Drepung, the largest Tibetan monastery, lies around 5km from Lhasa. It is another of the Gelug University Monasteries. It is said to have once been the largest monastery in the world, housing 10,000 monks. Sadly almost half the complex was destroyed during the Chinese invasion in 1951. Following a re-education campaign by the Chinese in the late 1990s monks were forced to renounce the Dalai Lama. Like Sera, the Chinese government now heavily monitors the monastery and it caps the number of monks at 300.
It was time to hit the road to Kailash. What used to be a hazardous journey across the Tibetan Plateau, often abandoned due to broken bridges, flooding rivers and landslides, is now pretty painless – though long. The route is for the most part a tarmacked road – with Chinese control posts dotted along the way.
We drove several hours via Yamdrok Lake to our first stop Gyantse. Wandering around the streets that evening I heard the blowing of monks’ traditional horns – dungchen. I searched the narrow alleyways for the source of the sound and stumbled across a small monastery.
The next morning I visited the Pelkor Chode Monastery that holds Gyantse’s famous Kumbum – the largest chorten in Tibet. Founded in 1427 it houses 76 chapels and around 10,000 wonderful murals that have somehow survived the ages. Each of the nine tiers of the Kumbum represents three-dimensional mandalas that form a progressive spiritual path as one ascends. The main temple is known as Tsulaklakang has a magnificent assembly hall and five impressive chapels.
The monastery has suffered through the years. In 1904 it was damaged by a British attack, then in 1959 partially destroyed by the Chinese after an uprising and then again during the Cultural Revolution. Before 1959 there were 1520 monks, now there are less than 80. However, Pelkor Chode still attracts endless pilgrims, many of whom prostrate their way around the linkgkhor, circumambulating the complex.
Overlooking Gyantse is the old Dzong or fort that dates back to 1268.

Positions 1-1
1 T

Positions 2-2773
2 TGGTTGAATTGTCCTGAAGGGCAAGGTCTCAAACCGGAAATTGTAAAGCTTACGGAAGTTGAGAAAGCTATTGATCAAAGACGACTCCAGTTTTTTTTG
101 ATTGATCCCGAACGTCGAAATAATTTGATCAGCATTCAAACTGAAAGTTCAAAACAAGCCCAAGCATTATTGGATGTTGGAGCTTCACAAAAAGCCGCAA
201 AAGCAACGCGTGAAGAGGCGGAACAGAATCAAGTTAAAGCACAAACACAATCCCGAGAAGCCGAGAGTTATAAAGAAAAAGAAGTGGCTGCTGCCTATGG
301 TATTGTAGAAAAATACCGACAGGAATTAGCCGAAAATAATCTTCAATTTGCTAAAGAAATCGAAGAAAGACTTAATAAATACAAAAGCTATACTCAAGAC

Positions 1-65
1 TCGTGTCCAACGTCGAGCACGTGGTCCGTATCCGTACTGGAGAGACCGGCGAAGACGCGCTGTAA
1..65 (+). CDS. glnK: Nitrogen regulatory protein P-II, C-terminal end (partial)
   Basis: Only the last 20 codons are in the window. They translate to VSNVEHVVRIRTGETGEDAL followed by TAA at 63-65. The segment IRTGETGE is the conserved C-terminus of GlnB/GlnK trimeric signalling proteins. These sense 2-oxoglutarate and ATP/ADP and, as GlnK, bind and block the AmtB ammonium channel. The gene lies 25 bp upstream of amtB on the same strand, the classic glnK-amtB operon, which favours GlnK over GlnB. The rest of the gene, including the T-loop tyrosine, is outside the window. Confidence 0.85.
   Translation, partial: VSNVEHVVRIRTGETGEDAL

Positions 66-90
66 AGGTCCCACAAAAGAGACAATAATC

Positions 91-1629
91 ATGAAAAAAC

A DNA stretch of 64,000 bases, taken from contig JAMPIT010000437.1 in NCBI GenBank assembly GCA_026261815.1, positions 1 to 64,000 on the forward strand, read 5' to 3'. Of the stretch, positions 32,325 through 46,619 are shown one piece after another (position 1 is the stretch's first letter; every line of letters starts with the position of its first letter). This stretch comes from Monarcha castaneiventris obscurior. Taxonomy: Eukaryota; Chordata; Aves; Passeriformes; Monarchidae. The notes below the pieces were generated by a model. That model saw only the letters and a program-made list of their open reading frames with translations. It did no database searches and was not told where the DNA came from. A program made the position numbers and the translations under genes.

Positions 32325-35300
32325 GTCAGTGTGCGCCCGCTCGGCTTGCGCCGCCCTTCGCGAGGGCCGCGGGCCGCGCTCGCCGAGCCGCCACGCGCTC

The next monastery of note along the road to Kailash is Tashilumpo in Shigatse. The monastery was founded by the 1st Dalai Lama in 1447 and has been traditionally the seat of the successive Panchen Lamas – a now controversial subject as the most recent was appointed by the Chinese and is kept in Beijing for reasons of ‘education’. Covering 70,000 square meters it is the largest monastery in Tibet and once housed 5000 monks (now probably 70). Its giant statue of the Maitreya Buddha is the largest gilded statue in the world.
Another day and another long drive across the plateau brought us to Sakya Gompa and nunnery, both very different is architecture to the others I had seen – painted grey and Mongolian in style.
That evening I hiked up to the nunnery, the altitude testing me, but worth it for the views over the town – now heavily built up.
Early the following morning I visited the monastery in time to catch the monks at morning meditation. Originally founded in 1073, its grounds cover more than 18,000 square meters and the great hall around 6000 square meters. After the 1959 uprising many buildings were destroyed and hundreds of monks fled. The numbers dropped from over 500 to just 36 elderly monks at the time. The great library of Sakya, hidden behind a sealed wall during the Cultural Revolution, survived and is famed throughout the world for its Tibetan scrolls and works of literature.
Later that day began the long drive to Saga, our halfway point on the road to Kailash. The landscape was barren and beautiful. Clouds cast their shadows across the hills and mountains and the colours shone vivid in the clean air and high altitude.
The journey continues…